2007 Reaffirmation Teams
3.4.6 - 2007 Reaffirmation Teams
The institution employs sound and acceptable practices for determining the amount and level of credit awarded for courses, regardless of format or mode of delivery.
The University of Texas at Dallas (UT Dallas) employs sound and acceptable practices for determining the amount and level of credit awarded for courses, regardless of format or mode of delivery. UT Dallas uses the semester system and awards student academic credit in units that meet the requirements of the Texas Higher Education Coordinating Board (THECB) in Section 4.6 of Chapter 4, Subchapter A: “Traditionally-delivered three-semester-credit-hour courses should contain 15 weeks of instruction (45 contact hours) plus a week for final examinations so that such a course contains 45 to 48 contact hours depending on whether there is a final exam.” Furthermore, THECB requires that courses using a shortened calendar meet the same requirement for contact hours for each credit awarded. Distance learning courses may meet an alternate standard, but only if “the course has been reviewed and approved through a formal, institutional faculty review process that evaluates the course and its learning outcomes and determines that the course does, in fact, have equivalent learning outcomes to an equivalent, traditionally delivered course .”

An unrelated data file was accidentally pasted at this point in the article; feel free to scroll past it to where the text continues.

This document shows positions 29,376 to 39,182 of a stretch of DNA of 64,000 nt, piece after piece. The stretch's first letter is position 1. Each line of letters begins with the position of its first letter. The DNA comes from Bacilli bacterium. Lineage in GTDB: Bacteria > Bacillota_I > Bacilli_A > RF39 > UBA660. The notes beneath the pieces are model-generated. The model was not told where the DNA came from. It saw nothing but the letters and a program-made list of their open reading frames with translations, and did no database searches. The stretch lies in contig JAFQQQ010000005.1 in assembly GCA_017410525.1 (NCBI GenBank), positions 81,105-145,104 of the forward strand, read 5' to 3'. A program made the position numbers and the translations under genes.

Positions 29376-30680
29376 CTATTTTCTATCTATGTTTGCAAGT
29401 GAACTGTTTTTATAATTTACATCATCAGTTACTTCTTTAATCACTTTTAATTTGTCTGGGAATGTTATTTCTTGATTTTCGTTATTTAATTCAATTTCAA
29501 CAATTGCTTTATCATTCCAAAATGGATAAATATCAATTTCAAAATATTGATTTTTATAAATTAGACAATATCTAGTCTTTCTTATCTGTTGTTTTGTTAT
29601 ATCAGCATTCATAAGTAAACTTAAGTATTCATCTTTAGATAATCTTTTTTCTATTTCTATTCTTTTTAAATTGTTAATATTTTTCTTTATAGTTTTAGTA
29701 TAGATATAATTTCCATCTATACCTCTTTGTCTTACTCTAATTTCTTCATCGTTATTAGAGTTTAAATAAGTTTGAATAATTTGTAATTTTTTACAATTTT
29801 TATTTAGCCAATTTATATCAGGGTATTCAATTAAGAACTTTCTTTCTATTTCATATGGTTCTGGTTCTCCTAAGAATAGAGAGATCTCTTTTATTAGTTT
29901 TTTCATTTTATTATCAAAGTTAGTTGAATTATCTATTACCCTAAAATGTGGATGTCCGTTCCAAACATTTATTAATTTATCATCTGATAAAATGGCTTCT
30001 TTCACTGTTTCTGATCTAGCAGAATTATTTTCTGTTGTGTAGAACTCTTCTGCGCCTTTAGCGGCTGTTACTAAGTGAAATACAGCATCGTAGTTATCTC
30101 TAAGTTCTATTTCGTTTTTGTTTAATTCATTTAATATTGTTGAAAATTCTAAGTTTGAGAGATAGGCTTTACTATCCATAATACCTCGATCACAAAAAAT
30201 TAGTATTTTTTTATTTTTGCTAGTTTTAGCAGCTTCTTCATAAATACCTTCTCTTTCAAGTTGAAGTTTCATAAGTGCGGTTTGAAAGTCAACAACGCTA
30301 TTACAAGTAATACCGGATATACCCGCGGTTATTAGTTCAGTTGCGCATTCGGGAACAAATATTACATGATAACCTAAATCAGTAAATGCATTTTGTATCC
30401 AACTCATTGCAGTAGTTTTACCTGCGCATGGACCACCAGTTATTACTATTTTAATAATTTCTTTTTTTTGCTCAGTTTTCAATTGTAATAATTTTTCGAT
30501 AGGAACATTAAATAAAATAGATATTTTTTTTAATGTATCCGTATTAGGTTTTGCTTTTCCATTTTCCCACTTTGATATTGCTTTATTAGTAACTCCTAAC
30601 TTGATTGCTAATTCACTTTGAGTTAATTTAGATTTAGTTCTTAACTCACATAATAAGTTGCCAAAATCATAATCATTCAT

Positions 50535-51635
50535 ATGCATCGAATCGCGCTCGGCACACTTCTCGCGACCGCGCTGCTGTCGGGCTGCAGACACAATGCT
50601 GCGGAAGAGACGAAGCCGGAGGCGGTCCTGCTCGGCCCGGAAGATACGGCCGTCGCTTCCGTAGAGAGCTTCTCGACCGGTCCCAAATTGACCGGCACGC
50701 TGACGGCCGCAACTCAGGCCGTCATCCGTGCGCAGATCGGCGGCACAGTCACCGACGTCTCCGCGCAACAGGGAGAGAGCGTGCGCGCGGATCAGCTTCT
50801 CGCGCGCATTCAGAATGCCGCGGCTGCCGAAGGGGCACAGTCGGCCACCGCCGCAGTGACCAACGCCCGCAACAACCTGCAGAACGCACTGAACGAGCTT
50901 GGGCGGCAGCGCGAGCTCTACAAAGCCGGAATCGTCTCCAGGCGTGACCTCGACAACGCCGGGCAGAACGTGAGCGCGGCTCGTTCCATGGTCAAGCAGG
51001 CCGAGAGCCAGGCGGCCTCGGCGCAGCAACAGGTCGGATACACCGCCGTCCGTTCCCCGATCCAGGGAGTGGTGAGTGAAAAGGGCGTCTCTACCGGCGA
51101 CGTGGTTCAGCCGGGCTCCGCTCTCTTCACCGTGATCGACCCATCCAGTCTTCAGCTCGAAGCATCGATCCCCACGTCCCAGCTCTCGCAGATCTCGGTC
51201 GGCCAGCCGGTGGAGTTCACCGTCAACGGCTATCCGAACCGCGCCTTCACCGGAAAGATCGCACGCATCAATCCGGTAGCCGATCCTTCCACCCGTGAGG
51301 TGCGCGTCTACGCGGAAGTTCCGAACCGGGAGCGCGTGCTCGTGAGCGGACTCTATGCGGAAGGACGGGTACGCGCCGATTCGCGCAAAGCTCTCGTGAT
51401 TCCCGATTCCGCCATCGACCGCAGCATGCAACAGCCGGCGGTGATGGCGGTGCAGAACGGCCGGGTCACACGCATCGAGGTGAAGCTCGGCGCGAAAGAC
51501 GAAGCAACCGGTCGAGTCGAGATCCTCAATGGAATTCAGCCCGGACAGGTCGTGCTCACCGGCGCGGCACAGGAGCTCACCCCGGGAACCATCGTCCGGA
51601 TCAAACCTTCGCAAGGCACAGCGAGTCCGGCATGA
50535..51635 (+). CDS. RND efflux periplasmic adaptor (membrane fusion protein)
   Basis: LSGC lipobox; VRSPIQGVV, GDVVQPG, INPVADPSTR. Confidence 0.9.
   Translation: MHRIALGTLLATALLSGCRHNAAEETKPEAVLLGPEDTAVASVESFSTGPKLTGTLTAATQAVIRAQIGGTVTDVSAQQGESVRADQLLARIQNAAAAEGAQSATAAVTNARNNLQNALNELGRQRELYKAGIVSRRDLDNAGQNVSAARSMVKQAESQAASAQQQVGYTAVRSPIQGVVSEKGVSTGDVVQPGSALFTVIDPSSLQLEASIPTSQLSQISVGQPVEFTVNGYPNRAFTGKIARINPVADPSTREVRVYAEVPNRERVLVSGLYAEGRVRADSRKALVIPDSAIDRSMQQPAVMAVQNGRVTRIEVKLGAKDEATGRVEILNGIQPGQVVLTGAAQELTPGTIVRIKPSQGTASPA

All course syllabi include course content and student learning outcomes, assignments, and methods of instruction and evaluation  . Each syllabus is reviewed by the assessment team in the Office of the Executive Vice President and Provost to ensure that it follows the guidelines set by the Academic Senate . Once the syllabus is approved, it is then posted and made available via the online syllabus repository.
The curriculum approval and review process ensures that all courses, whether new or modified substantially, meet the standards of the UT Dallas for content, outcomes, methods, evaluation, and credit.